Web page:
family in south London were left shocked after their nanny discovered a 5 ft-long python curled up on top of their kitchen boiler.
The RSPCA is searching for the owner of the reptile after the nanny, who was “quite scared”, found the snake at the home on Lucien Road, Tooting Bec, on September 13.
RSPCA animal rescue officer Abigail Campbell, who rescued the python along with colleague Mat Hawkins, said the RSPCA believe the snake had either escaped or was abandoned nearby.
“The nanny took Mat and I through to the kitchen, she was quite scared of the snake so kept well back. When I looked into the room I saw the python curled up on top of the boiler,” Ms Campbell said.
“He was most likely up there as it would have been the warmest part of the house and snakes need external heat sources to regulate their body temperature.
“The nanny believes he got into the boiler room through a gap in the wall from the garden.”
The RSPCA put up posters around the area to try and find the python’s owners but have not received any calls.
“We have not had anyone call in so are leaning towards the assumption he was abandoned,” Ms Campbell said.
She added: “I gave him a nudge just to make sure he wasn’t aggressive but he was very calm and allowed me to pick him up no problem, although he did cling on to the boiler pipe very tightly, he was very strong.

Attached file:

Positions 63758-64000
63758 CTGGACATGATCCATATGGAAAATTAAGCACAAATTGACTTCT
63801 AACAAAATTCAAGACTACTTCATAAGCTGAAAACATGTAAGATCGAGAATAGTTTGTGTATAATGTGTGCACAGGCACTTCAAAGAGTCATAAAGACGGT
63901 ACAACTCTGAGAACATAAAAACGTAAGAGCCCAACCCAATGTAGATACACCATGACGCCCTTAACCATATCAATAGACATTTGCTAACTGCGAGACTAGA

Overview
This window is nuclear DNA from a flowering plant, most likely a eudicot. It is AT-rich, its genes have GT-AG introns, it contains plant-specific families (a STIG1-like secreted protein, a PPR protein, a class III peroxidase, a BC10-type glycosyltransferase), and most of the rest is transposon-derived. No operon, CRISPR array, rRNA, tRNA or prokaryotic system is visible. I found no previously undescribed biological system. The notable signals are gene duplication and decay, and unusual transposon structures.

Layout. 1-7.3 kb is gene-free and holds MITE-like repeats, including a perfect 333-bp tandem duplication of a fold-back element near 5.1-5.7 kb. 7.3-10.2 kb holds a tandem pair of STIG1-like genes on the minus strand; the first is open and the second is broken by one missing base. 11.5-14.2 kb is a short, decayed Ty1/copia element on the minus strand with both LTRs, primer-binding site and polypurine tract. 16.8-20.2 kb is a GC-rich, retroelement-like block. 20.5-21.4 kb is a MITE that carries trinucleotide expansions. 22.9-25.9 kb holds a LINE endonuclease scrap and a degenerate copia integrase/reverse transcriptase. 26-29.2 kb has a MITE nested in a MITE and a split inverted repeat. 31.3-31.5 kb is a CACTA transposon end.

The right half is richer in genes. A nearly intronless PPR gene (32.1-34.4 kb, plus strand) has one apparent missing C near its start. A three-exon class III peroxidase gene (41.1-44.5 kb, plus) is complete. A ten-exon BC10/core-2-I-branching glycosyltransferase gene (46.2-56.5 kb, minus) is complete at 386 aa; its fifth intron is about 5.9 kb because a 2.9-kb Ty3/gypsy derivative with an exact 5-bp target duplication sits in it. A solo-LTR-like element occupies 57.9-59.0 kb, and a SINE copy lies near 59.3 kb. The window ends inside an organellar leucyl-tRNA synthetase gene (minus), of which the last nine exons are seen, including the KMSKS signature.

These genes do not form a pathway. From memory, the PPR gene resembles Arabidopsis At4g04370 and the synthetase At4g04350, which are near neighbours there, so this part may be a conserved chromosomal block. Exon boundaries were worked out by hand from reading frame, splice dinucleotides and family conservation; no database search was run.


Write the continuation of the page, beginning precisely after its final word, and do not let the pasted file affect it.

“He was very chilled and became somewhat lively once he had been picked up, looking around and smelling the air.”
The snake was placed in a snake bag and taken to South Essex Wildlife Hospital where he remains.
“Sadly it is not unusual for us to be called to collect an abandoned snake,” Ms Campbell said.
”Many people are unaware of how much of a commitment these animals are when they take them on, and we suspect the reality of caring for them has become too much in these cases.
“This is why we would encourage anyone thinking of getting an exotic pet to find out as much as possible about the animal’s needs and whether they’re the right pet for them.”
RSPCA recommends owners invest in an enclosure suitable for the species and that the enclosure is kept secure, and locked if necessary, when unattended.
“Reptiles, particularly snakes, can be extremely good escape artists and will take the opportunity of a gap in an enclosure door, or a loose-fitting lid,” the charity said.
Anyone with information about who owns the snake should call the RSPCA appeal line on 0300 123 8018.